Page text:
Jimmy, a Vietnam vet who lives in a by-the-week hotel, subsists on disability checks, which he spends on alcohol and whores. He is looking, desperately, for Gloria. Because he is an unreliable narrator extraordinaire, we aren't ever certain if Gloria exists, and, if she does, what her relationship is or was with Jimmy. At times he calls he calls her his wife, at times she is a childhood friend, but he hasn't any genuine memories of their time together; instead, he is slowly building an illusory projection, by copulating with whores, buying their underwear, their hair, and then calling it Gloria's. He pays them to tell him "happy memories" from their childhood (which they do while he masturbates), which he then re-frames as his own memories of innocent (non-sexual) things he did as a child with Gloria (like going to the movies, or taking long car rides, chewing gum). Many of the whores either can't think of any happy memories to begin with, and instead relate horror stories of rape or other abuse, or they do have seemingly happy memories, which are actually tainted by not-so-happy realizations (the girl who talks bright-eyed about going to the movies alone when she was seven, for example, remembers that she was molested at the theater by an old man).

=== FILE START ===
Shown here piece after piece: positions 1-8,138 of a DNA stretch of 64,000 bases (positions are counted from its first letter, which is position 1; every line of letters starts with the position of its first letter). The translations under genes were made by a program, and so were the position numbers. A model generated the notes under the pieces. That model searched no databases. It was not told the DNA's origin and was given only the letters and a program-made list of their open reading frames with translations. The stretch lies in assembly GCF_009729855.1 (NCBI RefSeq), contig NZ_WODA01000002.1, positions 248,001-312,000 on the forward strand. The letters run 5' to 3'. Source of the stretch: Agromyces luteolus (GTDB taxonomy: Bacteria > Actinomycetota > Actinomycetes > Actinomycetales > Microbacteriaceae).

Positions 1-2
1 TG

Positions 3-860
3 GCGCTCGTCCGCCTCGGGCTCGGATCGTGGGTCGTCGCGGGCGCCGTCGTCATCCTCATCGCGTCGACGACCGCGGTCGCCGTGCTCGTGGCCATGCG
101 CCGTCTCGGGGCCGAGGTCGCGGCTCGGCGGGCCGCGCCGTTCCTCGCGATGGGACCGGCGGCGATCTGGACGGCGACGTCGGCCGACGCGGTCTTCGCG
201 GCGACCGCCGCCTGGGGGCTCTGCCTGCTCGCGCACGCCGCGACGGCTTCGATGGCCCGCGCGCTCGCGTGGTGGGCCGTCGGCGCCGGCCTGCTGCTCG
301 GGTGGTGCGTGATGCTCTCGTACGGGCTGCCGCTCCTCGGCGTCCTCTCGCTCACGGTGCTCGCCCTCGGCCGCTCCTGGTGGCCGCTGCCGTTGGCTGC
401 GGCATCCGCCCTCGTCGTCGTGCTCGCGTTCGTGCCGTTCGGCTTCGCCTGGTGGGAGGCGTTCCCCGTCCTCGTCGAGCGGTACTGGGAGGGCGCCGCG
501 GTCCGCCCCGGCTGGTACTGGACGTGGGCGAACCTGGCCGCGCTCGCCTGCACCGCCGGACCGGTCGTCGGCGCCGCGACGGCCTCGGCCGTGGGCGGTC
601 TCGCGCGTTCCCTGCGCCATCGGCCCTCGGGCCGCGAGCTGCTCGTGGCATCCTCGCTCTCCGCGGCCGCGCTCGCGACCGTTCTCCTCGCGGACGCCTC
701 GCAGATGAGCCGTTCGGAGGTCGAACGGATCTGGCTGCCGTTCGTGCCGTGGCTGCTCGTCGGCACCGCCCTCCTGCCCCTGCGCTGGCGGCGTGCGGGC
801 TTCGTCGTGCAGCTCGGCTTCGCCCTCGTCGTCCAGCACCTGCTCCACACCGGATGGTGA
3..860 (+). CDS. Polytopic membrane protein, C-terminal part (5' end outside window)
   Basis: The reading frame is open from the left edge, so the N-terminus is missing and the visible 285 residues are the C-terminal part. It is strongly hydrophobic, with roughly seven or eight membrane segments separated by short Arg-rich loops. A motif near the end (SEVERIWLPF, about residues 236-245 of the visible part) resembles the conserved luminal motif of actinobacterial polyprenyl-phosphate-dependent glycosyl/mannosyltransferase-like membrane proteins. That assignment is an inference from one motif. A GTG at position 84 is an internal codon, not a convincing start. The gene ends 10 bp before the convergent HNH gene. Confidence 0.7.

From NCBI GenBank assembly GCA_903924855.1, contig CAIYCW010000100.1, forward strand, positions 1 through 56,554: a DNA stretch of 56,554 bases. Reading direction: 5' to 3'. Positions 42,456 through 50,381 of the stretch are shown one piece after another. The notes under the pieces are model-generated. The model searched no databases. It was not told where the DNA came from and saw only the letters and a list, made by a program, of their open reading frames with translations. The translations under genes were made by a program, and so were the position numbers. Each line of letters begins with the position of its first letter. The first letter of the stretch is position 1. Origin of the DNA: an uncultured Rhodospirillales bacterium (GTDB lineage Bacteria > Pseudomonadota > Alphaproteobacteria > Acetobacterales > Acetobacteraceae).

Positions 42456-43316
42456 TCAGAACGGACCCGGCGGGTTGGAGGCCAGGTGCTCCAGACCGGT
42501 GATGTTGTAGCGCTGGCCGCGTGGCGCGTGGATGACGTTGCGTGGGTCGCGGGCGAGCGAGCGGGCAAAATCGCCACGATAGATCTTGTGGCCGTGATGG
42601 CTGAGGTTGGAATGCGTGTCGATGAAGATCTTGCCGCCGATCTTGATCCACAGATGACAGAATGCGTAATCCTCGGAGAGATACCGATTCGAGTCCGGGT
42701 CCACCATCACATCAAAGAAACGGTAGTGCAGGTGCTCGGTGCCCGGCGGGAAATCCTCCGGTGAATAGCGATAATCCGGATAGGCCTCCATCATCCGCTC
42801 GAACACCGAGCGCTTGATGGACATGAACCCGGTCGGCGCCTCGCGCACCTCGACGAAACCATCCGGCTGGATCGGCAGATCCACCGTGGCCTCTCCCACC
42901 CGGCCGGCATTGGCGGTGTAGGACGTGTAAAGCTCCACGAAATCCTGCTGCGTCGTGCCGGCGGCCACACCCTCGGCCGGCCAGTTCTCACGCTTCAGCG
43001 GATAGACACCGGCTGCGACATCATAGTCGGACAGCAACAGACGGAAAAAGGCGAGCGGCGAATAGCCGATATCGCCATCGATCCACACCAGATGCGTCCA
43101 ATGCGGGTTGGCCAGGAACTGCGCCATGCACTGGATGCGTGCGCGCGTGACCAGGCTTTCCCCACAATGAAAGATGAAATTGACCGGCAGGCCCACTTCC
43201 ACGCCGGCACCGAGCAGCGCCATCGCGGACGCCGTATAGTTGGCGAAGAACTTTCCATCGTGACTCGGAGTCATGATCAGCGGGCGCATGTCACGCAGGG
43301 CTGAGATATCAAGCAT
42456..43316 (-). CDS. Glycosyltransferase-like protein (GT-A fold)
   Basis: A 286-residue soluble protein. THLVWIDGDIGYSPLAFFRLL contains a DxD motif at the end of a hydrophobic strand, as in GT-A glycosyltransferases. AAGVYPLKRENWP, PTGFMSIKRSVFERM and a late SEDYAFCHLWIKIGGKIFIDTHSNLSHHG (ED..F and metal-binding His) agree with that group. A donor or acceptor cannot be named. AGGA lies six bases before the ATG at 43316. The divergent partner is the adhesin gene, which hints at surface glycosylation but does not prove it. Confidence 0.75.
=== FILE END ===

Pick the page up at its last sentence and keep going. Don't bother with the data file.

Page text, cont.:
This is my first dip into Vollman, and I honestly don't know if I'm ready to go back for more. He writes well; the sentences have a simple, transparent elegance that allow you to read through rather blithely (rather than harassing or shocking you), so that you don't feel the terribly intense affect upon the belly of your soul until it's far too late, and you want to jump out the window.

Monday, March 17, 2008

Movies: Be Kind Rewind

Wow. This is the most genuine "feel-good movie" I have ever seen—as in, it actually made me feel good. And I mean good. Not nice, not happy, but good—as if humanity is something to celebrate, rather than something to eradicate immediately for the greater benefit of the rest of the bloody solar system. As if people are creative and inspired and excited and social, rather than numb and bored and lonely and isolated. Because they are. We just see it so rarely that when it does come along, we walk out of the theater grinning like happy fools. Which we are.